Labrador-Newfoundland power link now 70 per cent complete
The Labrador-Island Link project is approximately 70 per cent complete, Nalcor Energy announced Monday.
Coun. Josh Carey speaks during Monday night’s meeting of city council. Coun. Mary Ann Murphy is shown in the background.
©Chris Quigley/TC Media
Who knew what and when did they know it?
In a last-minute add to Monday night’s Corner Brook City Council meeting agenda, Coun. Josh Carey raised his concerns of how the city came to possess two proposals from companies for a transit system study without council having gone through the request for proposal (RFP) process.
Reading from an email that was forwarded to him by Coun. Linda Chaisson, at Carey’s request, he pointed out his issue with three members of council being excluded from the transit study discussion — himself, Coun. Keith Cormier and Coun. Tony Buckle.
Chaisson, who clearly took some exception to her email being read aloud at the meeting, explained that she, Coun. Mary Ann Murphy, Deputy Mayor Bernd Staeben and Mayor Charles Pender were all involved with the committee tasked with helping city business facilitator Manas Mukhopadhyay coordinate an economic development symposium and a transit study. Once actual discussions of money arose, Chaisson said she didn’t want to discuss it any further until every council member was made aware of what was going on.
City manager Melissa Wiklund said Mukhopadhyay was asked to identify the lead companies in studies similar to what the city would be undertaking and inquire as to the services they were providing. There was no RFP requested at this time because there was no funding behind it. The inquiries took place at the same time he was speaking with federal funders on what opportunities might be available to apply for.
“Given it was already in our corporate strategic plan, council had already approved that as an action,” she stated.
Pender said it was a case of Mukhopadhyay simply doing his job.
“He brought it to the two councillors and when it got to a point it was developed enough to go to council, it was brought to council,” he said.
Pender said the proposals were never solicited by council and were the result of phone inquiries made by Mukhopadhyay. Carey said that was still soliciting proposals.
He said he and the other two councillors should not have been “left out of the loop” and questioned why the request for proposal procedure wasn’t followed.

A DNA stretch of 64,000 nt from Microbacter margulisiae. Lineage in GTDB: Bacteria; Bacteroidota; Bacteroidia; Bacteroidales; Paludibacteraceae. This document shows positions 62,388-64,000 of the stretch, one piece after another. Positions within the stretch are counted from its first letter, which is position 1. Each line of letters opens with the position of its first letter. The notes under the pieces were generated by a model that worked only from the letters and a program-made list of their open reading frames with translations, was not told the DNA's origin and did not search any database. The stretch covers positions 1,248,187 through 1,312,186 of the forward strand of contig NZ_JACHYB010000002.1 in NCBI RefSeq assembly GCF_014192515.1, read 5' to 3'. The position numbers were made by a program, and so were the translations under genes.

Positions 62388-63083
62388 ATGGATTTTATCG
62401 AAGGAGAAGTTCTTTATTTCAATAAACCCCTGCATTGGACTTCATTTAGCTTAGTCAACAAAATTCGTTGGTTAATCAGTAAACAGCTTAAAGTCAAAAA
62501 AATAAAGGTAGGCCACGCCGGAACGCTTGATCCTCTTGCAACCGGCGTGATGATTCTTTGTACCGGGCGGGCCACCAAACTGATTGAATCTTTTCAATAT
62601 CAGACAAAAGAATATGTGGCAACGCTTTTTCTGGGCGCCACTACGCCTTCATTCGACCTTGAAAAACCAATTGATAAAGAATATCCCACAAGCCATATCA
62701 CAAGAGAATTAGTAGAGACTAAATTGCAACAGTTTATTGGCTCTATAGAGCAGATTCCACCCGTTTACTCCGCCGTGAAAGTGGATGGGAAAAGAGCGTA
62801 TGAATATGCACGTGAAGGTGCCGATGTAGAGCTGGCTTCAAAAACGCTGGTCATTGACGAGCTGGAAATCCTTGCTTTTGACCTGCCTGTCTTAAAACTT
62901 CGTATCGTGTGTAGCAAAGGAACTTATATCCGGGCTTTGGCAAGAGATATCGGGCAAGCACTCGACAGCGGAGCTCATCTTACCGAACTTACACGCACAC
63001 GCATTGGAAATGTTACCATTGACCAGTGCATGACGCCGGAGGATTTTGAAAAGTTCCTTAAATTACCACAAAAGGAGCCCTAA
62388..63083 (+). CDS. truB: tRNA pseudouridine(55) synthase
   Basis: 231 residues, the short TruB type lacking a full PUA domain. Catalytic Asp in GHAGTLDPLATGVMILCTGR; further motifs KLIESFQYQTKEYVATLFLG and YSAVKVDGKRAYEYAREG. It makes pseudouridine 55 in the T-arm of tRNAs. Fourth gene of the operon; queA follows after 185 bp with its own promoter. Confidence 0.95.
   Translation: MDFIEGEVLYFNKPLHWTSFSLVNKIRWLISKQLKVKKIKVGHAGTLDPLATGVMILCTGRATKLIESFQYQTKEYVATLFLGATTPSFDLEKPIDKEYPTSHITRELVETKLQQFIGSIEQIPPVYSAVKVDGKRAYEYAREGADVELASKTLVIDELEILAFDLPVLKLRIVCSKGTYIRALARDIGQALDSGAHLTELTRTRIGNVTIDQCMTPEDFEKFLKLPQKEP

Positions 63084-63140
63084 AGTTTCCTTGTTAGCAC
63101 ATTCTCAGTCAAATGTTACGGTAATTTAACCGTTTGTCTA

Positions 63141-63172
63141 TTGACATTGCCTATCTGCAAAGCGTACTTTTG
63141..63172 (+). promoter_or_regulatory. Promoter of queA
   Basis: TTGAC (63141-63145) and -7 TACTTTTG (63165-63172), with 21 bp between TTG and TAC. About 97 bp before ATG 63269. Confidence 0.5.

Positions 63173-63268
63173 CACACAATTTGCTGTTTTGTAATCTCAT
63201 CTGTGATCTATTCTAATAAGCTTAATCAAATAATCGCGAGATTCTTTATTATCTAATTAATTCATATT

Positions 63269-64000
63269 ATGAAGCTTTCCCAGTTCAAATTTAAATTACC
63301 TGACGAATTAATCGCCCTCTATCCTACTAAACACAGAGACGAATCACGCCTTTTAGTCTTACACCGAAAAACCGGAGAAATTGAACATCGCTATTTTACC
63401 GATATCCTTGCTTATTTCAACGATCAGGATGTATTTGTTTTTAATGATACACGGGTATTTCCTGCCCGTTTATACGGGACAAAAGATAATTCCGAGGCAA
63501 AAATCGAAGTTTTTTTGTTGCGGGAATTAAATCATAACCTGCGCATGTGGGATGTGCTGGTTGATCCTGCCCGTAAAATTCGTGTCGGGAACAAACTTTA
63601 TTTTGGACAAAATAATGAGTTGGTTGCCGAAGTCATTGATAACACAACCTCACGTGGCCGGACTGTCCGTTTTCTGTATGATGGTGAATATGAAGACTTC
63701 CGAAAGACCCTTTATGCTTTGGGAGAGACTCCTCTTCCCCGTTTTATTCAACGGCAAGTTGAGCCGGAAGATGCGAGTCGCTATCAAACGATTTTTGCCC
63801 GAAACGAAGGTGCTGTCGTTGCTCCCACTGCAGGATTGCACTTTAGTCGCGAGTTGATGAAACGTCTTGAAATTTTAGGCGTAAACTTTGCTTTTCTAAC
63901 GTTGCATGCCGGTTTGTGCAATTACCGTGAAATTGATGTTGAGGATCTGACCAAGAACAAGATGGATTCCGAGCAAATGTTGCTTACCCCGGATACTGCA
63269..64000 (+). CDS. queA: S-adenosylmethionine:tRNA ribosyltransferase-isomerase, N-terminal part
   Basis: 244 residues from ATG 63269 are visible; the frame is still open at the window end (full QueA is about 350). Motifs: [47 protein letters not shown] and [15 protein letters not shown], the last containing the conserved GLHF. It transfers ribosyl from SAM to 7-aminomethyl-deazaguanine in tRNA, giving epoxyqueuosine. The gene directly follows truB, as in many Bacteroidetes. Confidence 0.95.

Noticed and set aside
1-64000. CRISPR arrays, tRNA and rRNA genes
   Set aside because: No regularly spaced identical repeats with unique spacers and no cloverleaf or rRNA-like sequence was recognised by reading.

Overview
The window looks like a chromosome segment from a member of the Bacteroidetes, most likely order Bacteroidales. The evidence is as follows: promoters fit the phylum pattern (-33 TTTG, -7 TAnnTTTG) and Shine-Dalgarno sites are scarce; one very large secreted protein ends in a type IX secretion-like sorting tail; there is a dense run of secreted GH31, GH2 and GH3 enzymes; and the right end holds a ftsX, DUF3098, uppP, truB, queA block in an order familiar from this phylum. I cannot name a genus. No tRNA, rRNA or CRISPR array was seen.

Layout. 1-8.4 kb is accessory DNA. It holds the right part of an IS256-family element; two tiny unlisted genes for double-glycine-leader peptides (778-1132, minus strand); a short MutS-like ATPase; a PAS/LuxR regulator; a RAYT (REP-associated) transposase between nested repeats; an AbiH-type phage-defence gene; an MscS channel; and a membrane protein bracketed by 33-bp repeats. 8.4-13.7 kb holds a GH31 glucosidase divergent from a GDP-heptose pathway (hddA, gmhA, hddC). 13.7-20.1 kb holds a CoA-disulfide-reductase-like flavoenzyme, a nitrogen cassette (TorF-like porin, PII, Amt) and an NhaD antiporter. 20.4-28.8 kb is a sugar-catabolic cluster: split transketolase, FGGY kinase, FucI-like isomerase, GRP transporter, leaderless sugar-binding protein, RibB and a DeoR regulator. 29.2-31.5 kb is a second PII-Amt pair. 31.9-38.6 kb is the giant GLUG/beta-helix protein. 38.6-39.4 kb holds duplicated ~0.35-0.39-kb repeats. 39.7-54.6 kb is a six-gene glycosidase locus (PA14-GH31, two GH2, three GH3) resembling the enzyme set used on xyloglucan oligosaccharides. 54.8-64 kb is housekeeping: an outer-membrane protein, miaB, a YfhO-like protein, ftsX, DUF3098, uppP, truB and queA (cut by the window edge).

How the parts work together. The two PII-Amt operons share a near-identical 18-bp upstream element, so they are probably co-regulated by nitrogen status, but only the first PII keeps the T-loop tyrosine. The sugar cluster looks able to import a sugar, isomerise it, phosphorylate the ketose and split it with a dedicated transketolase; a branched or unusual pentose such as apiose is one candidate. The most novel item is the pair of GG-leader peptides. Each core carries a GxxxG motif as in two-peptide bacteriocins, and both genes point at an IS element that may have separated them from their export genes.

“We didn’t do any of that process, we went right out and requested the proposals and now we probably placed ourselves in a position that when we’re trying to access public funding, we’re not going to be able to get it,” he said, saying if anything is requested before submitting funding from a funding body, they’re not allowed to offer funding.
Carey said neither he nor the other two councillors knew anything of this until March 10, but Pender said that wasn’t the case. In an email sent to The Western Star about an hour after the meeting had ended, Pender said an email was sent to every council member on Feb. 6 that included a copy of a transit proposal. There was also a memo shared to all council members on Feb. 6, he said, that indicated three members of council had agreed to assist with economic development matters.
Staeben, meanwhile, said it’s a classic case of a city employee who “got ahead of the bell curve.”
He said he, Chaisson and Murphy were asked to help Mukhopadhyay with “a difficult challenge” and that’s why they all got involved.
“There’s nothing nefarious here of anybody trying to shut somebody else out,” he said.
Chaisson said she couldn’t understand where the “big hoopla” was coming from, as nobody seemed to have any serious issues when the transit study was brought up at a council committee meeting last Monday.
“I feel like I’ve been dragged through the mud, spit on, kicked and whatever else,” she said. “I’m the one who said now that we’re involving money and the transit study is coming up, let’s get it to all of council.”